EWG rates foods for healthfulness by their definition of course

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Dietary satd. fatAccording to a report in the New York Times, the Environmental Working Group (EWG) has released its latest masterpiece of misdirection an 80,000 item database of foods that purports to help consumers decide which foods are most healthful. Not only does the group rate foods on their nutrient content (information the nutrition facts label already provides) , but they also factor in the presence of ingredients they assume to be deleterious. That s a big part of the problem with their ratings.

First, EWG assumes that the presence of any traces of synthetic pesticides makes a food less healthful a stance that has no scientific basis. In addition, they don t assess the presence of pesticides permitted under the national organic program, of which there are many. Second, they disapprove of the presence of additives such as preservatives and food dyes all of which must pass safety tests before they can be used. Their database also informs consumers about the presence of GMO ingredients a finding that means nothing health-wise.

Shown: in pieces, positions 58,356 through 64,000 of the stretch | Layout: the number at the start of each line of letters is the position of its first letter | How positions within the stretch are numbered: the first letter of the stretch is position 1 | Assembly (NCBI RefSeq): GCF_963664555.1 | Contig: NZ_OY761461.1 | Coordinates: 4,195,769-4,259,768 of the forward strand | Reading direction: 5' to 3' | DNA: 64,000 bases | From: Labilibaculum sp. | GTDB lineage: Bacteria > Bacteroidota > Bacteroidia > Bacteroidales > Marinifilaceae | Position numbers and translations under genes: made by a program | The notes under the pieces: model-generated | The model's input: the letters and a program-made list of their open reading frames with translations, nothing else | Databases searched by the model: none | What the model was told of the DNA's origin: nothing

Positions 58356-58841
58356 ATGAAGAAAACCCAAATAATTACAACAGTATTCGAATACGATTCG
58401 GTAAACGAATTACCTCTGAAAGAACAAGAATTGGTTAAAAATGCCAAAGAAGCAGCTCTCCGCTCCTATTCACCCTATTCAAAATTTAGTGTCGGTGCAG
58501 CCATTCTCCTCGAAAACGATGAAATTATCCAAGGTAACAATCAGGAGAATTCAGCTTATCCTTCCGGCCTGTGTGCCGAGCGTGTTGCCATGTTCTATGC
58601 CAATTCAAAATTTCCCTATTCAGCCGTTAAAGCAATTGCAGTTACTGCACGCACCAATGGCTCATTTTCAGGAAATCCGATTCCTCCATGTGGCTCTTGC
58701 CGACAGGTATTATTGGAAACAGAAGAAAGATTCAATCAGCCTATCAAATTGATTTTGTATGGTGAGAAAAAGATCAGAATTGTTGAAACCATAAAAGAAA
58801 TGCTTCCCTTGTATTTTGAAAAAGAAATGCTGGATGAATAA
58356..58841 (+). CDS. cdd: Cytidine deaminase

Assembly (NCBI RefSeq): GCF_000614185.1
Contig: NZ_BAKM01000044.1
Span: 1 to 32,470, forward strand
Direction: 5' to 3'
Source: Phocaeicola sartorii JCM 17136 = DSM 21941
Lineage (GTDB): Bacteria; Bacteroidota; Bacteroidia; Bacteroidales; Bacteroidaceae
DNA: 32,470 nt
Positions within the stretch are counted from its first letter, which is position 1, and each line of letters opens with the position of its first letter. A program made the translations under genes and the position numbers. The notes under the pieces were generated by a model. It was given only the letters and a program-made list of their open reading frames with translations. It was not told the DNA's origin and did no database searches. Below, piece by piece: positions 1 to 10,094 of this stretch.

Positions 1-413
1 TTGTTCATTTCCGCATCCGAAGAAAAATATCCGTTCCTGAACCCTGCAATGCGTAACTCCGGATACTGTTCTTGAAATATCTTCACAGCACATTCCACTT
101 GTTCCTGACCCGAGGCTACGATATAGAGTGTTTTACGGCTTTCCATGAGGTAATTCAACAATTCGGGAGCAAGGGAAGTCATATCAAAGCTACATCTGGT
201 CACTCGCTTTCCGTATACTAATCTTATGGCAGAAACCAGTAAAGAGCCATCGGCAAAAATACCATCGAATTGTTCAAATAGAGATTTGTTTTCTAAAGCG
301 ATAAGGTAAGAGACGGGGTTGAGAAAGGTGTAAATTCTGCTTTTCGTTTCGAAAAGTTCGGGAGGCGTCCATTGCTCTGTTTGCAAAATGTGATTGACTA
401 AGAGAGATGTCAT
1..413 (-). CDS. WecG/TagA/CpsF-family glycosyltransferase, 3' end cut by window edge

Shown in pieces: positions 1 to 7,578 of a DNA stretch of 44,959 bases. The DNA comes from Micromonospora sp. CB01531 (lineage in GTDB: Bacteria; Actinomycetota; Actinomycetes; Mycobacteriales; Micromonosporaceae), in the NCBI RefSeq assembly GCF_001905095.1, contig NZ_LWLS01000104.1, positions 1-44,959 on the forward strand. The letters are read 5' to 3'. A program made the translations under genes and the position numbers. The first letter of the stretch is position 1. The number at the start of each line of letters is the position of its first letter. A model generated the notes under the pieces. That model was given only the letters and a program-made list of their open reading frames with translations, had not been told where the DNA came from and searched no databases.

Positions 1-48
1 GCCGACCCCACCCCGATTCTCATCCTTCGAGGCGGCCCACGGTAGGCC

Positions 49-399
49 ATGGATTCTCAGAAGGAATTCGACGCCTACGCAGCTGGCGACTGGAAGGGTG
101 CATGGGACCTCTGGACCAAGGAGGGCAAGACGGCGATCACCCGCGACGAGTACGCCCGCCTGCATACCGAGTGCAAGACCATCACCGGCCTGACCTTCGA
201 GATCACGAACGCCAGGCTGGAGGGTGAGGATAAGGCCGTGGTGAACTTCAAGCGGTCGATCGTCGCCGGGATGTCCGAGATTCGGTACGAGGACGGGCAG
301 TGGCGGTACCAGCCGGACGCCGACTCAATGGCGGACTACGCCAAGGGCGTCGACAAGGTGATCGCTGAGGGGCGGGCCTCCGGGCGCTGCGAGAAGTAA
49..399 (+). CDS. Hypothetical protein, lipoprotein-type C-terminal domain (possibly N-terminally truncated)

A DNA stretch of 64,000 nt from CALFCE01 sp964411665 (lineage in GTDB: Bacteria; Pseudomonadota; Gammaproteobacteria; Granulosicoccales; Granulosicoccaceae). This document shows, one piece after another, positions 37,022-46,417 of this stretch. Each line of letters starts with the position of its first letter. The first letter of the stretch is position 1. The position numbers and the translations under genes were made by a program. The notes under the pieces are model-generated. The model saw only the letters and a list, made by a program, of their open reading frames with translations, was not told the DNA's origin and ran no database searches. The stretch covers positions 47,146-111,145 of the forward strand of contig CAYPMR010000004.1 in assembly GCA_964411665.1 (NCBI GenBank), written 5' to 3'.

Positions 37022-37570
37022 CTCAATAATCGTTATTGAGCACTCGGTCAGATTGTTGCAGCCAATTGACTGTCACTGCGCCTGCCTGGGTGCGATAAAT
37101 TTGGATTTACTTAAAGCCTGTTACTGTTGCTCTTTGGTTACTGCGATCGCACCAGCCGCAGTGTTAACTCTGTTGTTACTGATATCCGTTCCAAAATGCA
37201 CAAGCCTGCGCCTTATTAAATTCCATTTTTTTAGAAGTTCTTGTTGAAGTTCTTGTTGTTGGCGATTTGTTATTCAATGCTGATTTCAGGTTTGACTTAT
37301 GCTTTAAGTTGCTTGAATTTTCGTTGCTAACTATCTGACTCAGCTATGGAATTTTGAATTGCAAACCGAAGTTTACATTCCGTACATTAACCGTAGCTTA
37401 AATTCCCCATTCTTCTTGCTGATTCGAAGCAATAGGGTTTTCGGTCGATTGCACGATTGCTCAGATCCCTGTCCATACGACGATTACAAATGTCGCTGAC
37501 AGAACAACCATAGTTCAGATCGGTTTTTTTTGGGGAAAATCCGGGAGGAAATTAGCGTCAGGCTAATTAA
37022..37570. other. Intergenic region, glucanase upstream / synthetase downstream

This isn t the first time EWG has tried to influence consumer behavior. The group has also attacked various cosmetic products for containing supposedly nefarious chemicals.

Now, says ACSH s Dr. Ruth Kava, this group is trying the same scheme with respect to foods. She continues One can only hope that consumers will not let this pro-organic industry activist group dictate what foods they eat. But as we have noted in the past, EWG takes fear-mongering to giddy heights, and does little to really promote food safety and public health.

ACSH s Dr. Josh Bloom says, EWG is using the time-tested, but blatantly dishonest tactic of arbitrarily differentiating between synthetic and organic pesticides; they don t even mention the latter here. While this may sound good to an English major waltzing up and down the aisles of a Whole Foods in a blissful trance, scientifically it is utter nonsense. In fact, a pesticide called rotenone is considered to be OK for use in organic foods, simply because it is derived from a natural source. But rotenone is more toxic than almost all synthetic pesticides. Funny how they leave that out of the discussion.